Saudi Arabia’s most senior cleric warns that women will be ‘exposed to evil’ if they’re allowed to drive

The most senior cleric of Saudi Arabia came out and defended a ban on female drivers, saying it’s “a dangerous matter that exposes women to evil.”

According to the Independent, Grand Mufti Sheikh Abdul Aziz bin-Abdullah al-Sheikh told the religious television channel Almad TV that men with “weak spirits” and who are “obsessed with women” could cause harm to female drivers. He also said that if women were allowed to drive unaccompanied, their families would not know about their whereabouts.

In addition to other human rights violations, women’s rights has been a constant issue for ultraconservative Middle Eastern country of Saudi Arabia. Driving is essentially forbidden for women. A local license is required to drive but they are not issued to women.

Back in 2015, women’s rights campaigner Loujain al-Hathloul received a 10-week jail sentence for driving from the United Arab Emirates to the Saudi border in protest of the ban.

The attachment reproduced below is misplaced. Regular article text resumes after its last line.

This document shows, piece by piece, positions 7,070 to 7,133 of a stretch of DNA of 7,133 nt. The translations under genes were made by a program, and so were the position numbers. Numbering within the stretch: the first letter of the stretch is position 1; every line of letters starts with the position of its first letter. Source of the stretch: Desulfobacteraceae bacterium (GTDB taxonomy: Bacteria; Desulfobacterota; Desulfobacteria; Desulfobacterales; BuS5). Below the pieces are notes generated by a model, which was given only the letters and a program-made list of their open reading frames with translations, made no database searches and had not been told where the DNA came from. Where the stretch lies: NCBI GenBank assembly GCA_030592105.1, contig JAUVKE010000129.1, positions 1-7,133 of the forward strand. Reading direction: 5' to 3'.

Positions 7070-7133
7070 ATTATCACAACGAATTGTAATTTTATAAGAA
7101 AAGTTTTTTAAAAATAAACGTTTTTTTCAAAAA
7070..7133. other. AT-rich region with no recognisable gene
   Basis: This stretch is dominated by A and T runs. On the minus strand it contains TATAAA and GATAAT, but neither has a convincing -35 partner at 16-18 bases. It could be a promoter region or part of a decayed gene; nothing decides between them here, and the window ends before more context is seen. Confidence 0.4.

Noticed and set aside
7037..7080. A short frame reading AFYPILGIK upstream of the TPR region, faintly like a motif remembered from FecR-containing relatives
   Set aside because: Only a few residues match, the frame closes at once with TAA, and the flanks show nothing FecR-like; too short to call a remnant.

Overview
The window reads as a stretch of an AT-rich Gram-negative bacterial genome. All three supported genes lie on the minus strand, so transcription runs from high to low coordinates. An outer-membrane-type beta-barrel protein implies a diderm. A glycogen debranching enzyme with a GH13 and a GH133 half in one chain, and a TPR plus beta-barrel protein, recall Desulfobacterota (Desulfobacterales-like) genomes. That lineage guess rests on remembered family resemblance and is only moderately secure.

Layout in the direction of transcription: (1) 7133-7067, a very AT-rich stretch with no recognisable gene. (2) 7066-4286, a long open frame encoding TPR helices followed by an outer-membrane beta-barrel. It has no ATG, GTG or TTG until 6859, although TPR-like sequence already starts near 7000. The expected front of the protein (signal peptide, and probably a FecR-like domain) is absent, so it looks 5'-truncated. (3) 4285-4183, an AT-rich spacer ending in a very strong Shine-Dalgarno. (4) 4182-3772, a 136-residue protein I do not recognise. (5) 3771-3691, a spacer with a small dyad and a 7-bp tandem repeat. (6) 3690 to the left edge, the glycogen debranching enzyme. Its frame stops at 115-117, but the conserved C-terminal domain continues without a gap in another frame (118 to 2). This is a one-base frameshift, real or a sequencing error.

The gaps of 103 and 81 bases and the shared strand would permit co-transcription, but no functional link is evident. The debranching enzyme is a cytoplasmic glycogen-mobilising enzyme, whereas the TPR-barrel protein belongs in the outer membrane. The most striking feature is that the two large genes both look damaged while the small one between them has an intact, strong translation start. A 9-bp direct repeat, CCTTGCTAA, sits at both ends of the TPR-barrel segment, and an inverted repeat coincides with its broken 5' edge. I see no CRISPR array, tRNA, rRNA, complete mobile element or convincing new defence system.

From the Independent:

The Kingdom has made some progress on women’s rights in recent times. In December woman were allowed to stand, and vote in, municipal elections for the first time.

Authorities also said divorced and widowed women would be allowed to get family ID cards for their children in future, so they can register them in schools and with healthcare services, according to Human Rights Watch.

However, longstanding male guardianship rules continue, forbidding women from marrying, [traveling], enrolling in higher education or obtaining a passport without permission from a male relative or guardian.

Back in March, the Grand Mufti forbade Saudi Arabians from playing chess, saying the classic game shows “enmity and hatred.” He also slammed the use of the social media platform Twitter, saying that it was the “source of all evil and devastation” and “promotes evil and harm,” although it’s hard to disagree with him on that.

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